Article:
. . .
But it was on this visit that they
made their first acquaintance with Pachmann.
From 28th March, when Louise wrote in her diary,
"We met Pachmann. He gives a concert to-night",
many are the days on which his name is mentioned.
Sometimes it is the brief note of a visit, though more
often the note is followed by a remark on the pieces
he had played.
At the Doustes' house he would go through a
whole programme, often occupying the piano for two
hours by the clock; and Louise writes enthusiastically,
"He plays admirably. His style is correct and
pure; beautifully sonorous. I am enchanted."
Before April was over the pianist had become an
habitué of the little drawing-room at 10, rue Copernic.
By degrees the diary reads thus:
"Pachmann came to lunch, and then afterwards
played Polonaises, Ballades and Valses of Chopin;
Polacca of Weber; Fugue of Bach, etc. . . . That is
because the artist thoroughly enjoys good cooking.
And for the matter of that he has also discovered in
London his own pet restaurant 'where one dines well,'
in a small private hotel in Golden Square, kept by
Now Madame Douste's cuisine had a savoury odour,
and Pachmann was always so natural in all that he
did, so epressive in all his movements that it was
quite in the accepted order of things for so warm an
appreciator of good cooking, as soon as he had
greeted Mme. Douste, to find his way to the kitchen,
lift up the lids of the sausepans one by one, inhale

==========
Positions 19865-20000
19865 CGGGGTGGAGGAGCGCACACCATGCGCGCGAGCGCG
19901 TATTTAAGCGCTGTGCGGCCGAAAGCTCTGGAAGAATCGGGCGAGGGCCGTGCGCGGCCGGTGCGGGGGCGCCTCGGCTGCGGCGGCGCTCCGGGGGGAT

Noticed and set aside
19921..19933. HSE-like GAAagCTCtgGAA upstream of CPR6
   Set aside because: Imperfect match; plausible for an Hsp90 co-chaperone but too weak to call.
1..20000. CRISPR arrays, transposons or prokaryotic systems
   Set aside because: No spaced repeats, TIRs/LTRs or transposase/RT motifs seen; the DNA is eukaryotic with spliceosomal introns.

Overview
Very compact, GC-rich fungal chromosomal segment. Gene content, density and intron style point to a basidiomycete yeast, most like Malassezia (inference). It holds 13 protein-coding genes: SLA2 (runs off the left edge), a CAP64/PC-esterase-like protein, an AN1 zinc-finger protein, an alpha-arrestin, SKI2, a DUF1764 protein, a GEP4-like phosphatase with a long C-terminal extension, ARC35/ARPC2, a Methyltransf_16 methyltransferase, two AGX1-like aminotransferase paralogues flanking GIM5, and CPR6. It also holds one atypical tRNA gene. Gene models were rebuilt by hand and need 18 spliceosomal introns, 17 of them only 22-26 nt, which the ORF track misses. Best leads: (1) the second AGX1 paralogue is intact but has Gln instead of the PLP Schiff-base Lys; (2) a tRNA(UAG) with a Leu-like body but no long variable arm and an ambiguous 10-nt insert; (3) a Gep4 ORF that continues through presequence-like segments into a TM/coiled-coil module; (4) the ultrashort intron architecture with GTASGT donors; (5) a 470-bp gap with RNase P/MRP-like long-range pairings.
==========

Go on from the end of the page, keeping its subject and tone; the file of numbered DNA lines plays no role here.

the aroma of their contents, and then, smiling gently,
go to the piano, and frequently surpass himself,
as witness the diary: "In a Sonata of Chopin and a
Nocturne of Liszt." One day it was the children's
turn to go to his house, where he wished them to hear
his pupil, Maggie Okey, whom he afterwards married,
and who by her second marriage became Mme. Labori,
the wife of the counsel of Dreyfus.
Between times Louise, with her orderly habits,
entered in her book, "I lent my three volumes of
Chopin to Pachmann." Then between two more
social engagements there is this surprise which will
certainly be shared by many of his admirers who have
followed this artist in his long career:
"Pachmann lunched with us and spent the afternoon
at the piano. Having found Jeanne's violin he
surprised us greatly by playing it; and really he plays
that as well as he does the piano!"
. . .
Pachmann, who they found had become
"very affected" at his concert; . . .
. . .
On the other hand, they always sent special invitations
to those who, from their position in the world
of music or from the interest which they showed
towards artists, could be of help to the débutants,
whom they never failed to introduce afterwards to
such influential people.
At one of these "Mondays" , towards the end of
the afternoon, one of the pupils brought Pachmann.
The celebrated pianist found himself quickly
surrounded by a circle of young girls who, making a
great fuss of him, edged him to the piano. Without
needing further persuasion and smiling at the fresh
young faces all round him, he talked with much
gesticulation, explained and played Chopin's music
ungrudgingly regardless of the passing hours, to the
great joy of the young audience clustered about him.
. . .